When I first met Olivier, I knew he wasn’t the one. We weren’t meant for a long term relationship. Our love should have ended shortly after it began. Had I known our love would have ended in death, it would have never happened.
I ran into Olivier’s arms trying to outrun an unrequited love. I’d convinced myself that if I could love Olivier enough to marry him, it meant that I could move past my ex.
My marriage to Olivier was short-lived. At the time I was unable to see both sides of where things went wrong. He was guilty of cheating and lying. I was guilty of not accepting him as he was… Trying too hard to change a man who was never going to change.
Olivier left me for a 21-year-old woman, and I wished for his death every day.
Not a single day would go by without me begging the Universe to finish him off. Put him in a casket where he belonged — and yes, these were my actual thoughts.
They weren’t casual thoughts. They were deliberate, obsessive, and became my morning mantra. Our breakup completely destroyed me. I remember thinking how lucky he was that I was in New York and he was in Paris. I would have killed him with my bare hands if I were closer.
Then, soon after we made amends, he died.
On July 7, 2017 I got the call from his oldest daughter.
Olivier passed away from heart failure.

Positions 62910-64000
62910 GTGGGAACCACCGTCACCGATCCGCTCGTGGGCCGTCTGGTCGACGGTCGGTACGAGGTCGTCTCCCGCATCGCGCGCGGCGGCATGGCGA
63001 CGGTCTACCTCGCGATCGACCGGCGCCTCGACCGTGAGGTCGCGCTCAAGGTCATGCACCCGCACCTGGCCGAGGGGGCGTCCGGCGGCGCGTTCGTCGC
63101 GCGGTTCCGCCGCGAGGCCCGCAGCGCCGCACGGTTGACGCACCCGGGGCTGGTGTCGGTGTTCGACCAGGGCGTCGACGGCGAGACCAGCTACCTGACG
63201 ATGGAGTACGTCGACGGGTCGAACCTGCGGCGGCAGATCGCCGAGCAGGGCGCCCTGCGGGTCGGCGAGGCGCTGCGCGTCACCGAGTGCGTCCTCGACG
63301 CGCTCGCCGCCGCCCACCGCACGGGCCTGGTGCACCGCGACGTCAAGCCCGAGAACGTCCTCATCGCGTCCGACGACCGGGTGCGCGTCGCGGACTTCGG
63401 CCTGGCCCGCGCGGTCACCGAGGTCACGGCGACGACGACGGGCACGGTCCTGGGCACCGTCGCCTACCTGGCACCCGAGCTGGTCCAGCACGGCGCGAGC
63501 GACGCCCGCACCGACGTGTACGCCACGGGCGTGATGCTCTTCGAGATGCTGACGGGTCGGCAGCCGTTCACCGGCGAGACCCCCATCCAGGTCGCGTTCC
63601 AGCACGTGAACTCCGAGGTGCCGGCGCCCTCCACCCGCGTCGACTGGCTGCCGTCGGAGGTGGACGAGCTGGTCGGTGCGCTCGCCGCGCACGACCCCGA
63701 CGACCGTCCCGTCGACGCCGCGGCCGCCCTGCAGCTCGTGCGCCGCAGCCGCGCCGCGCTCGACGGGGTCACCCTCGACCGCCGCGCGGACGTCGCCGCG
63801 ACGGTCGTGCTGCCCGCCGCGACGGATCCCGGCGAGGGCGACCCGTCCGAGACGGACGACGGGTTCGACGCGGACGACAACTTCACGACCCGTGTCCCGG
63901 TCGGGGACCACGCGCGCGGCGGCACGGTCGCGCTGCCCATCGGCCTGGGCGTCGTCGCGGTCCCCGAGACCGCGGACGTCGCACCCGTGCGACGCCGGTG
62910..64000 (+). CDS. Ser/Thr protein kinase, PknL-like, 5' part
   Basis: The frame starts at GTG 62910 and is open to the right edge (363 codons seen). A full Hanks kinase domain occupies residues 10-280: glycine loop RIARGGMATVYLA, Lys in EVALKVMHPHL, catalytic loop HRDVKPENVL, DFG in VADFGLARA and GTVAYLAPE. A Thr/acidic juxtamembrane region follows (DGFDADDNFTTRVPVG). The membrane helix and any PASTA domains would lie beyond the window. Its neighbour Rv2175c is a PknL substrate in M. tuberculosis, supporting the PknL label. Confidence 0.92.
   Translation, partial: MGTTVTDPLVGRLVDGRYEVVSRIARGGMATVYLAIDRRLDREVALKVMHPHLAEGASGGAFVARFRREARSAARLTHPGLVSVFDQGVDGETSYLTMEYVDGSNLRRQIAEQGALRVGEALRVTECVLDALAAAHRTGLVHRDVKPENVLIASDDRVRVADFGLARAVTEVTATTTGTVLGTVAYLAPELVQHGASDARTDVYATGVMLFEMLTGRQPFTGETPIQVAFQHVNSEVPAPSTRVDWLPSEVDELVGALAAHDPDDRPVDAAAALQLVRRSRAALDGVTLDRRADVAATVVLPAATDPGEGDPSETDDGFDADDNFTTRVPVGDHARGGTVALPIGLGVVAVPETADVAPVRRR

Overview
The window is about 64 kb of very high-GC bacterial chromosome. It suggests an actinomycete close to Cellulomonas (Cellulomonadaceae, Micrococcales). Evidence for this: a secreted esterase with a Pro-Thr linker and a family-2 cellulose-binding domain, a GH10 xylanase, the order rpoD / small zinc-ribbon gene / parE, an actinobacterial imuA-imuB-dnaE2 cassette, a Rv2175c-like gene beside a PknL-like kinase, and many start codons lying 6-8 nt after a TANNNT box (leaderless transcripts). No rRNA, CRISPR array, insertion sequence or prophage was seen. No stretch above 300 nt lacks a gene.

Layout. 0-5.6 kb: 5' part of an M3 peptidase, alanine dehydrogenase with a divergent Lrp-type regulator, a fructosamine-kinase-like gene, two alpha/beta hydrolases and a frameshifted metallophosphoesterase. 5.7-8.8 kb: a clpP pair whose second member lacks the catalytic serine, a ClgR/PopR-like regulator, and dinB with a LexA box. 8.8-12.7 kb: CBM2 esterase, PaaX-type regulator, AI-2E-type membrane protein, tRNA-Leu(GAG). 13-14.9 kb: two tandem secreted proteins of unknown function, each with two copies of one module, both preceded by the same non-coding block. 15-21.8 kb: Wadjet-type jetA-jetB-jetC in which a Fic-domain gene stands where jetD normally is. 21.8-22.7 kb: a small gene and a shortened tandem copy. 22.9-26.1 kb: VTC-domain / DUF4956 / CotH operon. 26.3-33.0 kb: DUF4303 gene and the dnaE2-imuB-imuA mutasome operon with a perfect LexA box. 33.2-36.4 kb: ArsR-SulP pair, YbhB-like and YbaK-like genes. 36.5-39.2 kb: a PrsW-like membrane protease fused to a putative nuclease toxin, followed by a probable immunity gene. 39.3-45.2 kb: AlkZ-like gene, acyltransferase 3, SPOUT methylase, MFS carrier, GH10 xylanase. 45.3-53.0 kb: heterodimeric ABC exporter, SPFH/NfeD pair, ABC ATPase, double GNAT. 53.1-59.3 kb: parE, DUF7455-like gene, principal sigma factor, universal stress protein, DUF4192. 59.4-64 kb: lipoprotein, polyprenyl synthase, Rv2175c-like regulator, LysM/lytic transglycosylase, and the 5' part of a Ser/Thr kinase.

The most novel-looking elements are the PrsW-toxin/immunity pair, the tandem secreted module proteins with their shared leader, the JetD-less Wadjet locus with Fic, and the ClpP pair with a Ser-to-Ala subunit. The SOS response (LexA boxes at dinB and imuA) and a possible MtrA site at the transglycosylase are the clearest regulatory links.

We had just texted hours before his death about plans we had made to have lunch when I got to Paris the following week. We had scheduled for Thursday, not knowing that that would be the day he would be buried in a cemetery with a view of the only city he ever called home: Paris.
I blamed myself and the alter I set up. In my most desperate and maddening moments, I convinced myself I had murdered him through sheer will. I may not be able to will myself a book deal or a date with Taika Waititi, but apparently I could will death upon my cheating husband.
I do believe in the Universe, the impressions we make while we’re here on Earth, and echoes that last long after we’re gone. All of which make me wonder if I should be seeking redemption or promising myself, albeit selfishly, to never wish for what may come back to hurt me in the future.
As Anton Chekhov wrote, “It’s so clear, you see, that if we’re to begin living in the present, we must first of all redeem our past and then be done with it forever. And the only way we can redeem our past is by suffering.”
I have suffered at the expense of my own wishful thinking, so maybe that means the playing field is even for now. I just need to learn that while vengeance makes for a great plot line in a book or movie, in real life it just causes more heartbreak.